When a flange’s thickness is less than the standards of thickness determined by ANSI class 150, it is considered a light weight flange. All other dimensions meet class 150 requirements. Light weight flanges are typically used where the flange does not require load bearing.
Pressure ratings for flanges are designed to ANSI standards of 150 lb, 300 lb, 400 lb, 600 lb, 900 lb, 1500 lb, and 2500 lb. The most common terminology used is the pound reference, although the more formal reference is by class, such as Class 150 flange.
The machined gasket surface area of the flange. This rough surface helps the flange's gasket stay in place and provide better leak prevention.
Bore (also known as the nominal wall thickness of matching pipe)--the measure of the flange wall thickness, which matches the inside dimension of the pipe being used. The lighter the pipe is, the larger the bore; conversely, the heavier the pipe, the smaller the bore.
The reducing flange is similar in every respect to the full size of the flange from which the reduction is to be made. Typically used to save costs in a system by transitioning to a smaller size pipe, reduction flanges are availabe to step down 1 or 2 nominal sizes.
The reducing flange is described in the same manner as a reducer--that is, the large end first, the reduction second. For example PFDLW8x6P has all the dimensions of an 8 inch pipe flange (PFDLW8P) except it has the ID/bore diameter of the 6 inch pipe flange (PFDLW6P)
A blind flange, which has no bore, is used to close ends of piping systems. A blind flange also permits easy access to a line once it has been sealed. It has all the mounting dimensions of an ANSI flange.
The preferred storage method for flanges is face down on wooden pallets or wooden docks, using dunnage to separate each layer of flanges, as shown in Figure 1-11. (For dunnage, use wooden strips, paneling, cardboard,plywood, etc.) Special care should be extended to the flange facing during storage or shipment.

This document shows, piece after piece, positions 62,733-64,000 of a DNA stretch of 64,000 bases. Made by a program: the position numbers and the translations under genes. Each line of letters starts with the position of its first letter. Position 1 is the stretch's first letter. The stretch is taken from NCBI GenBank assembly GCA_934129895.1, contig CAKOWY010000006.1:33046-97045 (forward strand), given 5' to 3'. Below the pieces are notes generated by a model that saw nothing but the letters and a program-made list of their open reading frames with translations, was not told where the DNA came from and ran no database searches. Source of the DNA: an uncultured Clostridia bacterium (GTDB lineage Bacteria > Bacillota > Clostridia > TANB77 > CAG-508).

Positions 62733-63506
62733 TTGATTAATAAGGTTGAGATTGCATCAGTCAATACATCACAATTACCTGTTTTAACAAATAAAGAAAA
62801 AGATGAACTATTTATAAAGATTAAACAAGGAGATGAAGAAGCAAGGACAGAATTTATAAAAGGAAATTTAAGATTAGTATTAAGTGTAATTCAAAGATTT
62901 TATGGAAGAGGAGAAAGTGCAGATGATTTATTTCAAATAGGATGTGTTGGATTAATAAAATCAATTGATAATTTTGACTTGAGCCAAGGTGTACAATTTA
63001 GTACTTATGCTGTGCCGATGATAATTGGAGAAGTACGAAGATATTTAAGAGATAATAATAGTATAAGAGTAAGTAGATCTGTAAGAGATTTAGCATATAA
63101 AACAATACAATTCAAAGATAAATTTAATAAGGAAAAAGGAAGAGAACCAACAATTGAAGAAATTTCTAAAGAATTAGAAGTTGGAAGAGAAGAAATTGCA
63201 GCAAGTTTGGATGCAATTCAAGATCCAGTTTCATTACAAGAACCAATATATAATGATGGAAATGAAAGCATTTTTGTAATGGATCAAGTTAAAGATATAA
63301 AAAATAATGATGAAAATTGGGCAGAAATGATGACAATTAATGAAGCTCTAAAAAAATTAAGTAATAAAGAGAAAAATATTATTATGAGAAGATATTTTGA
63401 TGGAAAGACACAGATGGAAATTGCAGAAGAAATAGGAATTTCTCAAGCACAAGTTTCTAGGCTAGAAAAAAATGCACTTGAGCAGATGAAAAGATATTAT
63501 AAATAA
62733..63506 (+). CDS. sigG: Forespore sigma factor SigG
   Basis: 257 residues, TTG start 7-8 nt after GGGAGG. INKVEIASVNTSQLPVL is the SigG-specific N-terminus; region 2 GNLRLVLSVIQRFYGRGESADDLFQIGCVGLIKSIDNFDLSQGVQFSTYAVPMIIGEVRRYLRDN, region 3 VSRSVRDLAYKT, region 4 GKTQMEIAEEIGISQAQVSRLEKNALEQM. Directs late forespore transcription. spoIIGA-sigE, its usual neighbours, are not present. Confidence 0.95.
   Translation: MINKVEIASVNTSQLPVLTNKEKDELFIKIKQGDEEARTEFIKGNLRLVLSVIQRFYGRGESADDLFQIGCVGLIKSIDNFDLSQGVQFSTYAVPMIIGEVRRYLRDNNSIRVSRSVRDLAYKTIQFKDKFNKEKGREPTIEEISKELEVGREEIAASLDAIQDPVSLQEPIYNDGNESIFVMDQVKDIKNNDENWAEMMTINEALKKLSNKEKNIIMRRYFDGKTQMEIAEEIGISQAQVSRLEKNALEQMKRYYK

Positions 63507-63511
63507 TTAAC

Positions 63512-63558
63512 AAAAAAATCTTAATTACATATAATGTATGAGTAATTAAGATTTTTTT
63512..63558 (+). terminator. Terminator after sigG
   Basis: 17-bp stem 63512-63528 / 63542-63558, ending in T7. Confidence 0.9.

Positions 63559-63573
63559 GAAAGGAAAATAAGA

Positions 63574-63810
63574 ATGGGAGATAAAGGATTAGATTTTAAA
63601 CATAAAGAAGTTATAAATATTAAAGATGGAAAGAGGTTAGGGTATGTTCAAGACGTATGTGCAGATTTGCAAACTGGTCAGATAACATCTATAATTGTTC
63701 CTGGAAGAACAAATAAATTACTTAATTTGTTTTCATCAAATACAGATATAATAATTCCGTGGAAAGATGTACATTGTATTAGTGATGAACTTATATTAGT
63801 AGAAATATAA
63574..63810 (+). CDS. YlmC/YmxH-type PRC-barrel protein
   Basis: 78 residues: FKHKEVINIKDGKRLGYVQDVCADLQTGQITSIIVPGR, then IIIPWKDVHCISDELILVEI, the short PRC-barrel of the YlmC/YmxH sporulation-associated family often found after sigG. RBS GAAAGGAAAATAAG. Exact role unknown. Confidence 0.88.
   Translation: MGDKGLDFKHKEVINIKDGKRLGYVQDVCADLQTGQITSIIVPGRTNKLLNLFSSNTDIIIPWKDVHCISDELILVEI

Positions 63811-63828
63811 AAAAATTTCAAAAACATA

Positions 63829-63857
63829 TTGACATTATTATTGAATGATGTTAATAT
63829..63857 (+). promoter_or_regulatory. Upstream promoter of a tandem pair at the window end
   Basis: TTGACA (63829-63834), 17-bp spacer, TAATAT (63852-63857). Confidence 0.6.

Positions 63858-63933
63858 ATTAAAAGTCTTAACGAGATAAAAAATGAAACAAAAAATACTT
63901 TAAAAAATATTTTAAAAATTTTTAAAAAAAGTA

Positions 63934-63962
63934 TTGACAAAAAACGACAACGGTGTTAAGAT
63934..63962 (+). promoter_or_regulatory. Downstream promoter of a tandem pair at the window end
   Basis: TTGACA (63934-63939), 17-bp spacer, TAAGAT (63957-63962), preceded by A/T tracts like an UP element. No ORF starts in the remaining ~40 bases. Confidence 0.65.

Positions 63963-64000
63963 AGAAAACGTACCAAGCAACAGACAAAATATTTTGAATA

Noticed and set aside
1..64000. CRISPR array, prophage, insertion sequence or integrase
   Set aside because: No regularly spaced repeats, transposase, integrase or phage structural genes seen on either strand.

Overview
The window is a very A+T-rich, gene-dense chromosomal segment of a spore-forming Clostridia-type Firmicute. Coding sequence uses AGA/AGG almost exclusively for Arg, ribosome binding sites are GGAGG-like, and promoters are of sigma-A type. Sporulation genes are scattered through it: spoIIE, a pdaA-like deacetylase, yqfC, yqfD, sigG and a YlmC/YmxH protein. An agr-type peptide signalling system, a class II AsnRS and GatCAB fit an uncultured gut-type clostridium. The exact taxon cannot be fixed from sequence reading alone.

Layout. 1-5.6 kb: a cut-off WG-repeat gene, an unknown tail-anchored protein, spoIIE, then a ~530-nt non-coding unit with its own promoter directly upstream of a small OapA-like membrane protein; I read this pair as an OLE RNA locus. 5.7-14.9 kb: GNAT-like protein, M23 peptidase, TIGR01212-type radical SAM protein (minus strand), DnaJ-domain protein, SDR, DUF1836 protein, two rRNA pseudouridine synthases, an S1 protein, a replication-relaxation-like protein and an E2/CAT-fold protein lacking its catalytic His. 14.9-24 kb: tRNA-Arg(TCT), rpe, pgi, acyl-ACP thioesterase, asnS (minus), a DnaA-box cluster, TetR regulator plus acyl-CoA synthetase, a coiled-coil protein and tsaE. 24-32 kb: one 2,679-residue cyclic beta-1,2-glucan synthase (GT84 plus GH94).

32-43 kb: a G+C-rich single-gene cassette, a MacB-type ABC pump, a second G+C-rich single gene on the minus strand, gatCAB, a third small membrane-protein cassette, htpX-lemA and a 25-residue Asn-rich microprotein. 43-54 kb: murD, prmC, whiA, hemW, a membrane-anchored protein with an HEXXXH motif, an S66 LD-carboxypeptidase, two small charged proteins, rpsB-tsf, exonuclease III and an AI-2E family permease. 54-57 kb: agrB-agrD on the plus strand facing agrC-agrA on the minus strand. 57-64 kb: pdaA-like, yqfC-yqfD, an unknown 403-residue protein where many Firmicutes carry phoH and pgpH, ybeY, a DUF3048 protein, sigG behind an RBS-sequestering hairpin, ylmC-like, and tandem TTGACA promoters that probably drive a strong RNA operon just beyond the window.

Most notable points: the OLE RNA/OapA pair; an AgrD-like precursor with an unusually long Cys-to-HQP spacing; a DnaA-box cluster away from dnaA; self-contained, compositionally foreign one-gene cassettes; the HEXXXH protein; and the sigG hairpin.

Used to designate a pipe's OD, ID and thickness. As schedules increase in its number, so typically does its pressure rating. Many schedules are identical in certain sizes.
Typical schedules are:
Just as it describes, seamless pipe does not have a lateral weld to join the pipe's two sides together to make a circle. This type of pipe is made by heating billets and advancing them over a piercer point. The pipe then passes through a series of rolls where it is formed to a true round and sized to exact requirements.
The difference between API and ANSI flanges is the material from which they are fabricated and the higher working pressure at which API flanges may be operated. API flanges are manufactured primarily for use with oil industry high-strength tubular goods. The API 6A and ANSI B. 16.5 flanges are similar dimensionally but they cannot be interconnected without affecting the overall working pressure rating.
TBE stands for Threaded-Both-Ends. Therefore, both sides of the pipe nipple are threaded.
Merchant is an industry designation for a lesser grade of steel. Sometimes referred to as "black". All dimensions are same as a half coupling.
Some excerpts for this section are from "Pocket Guide to Flanges, Fittings, and Piping Data" by R.R Lee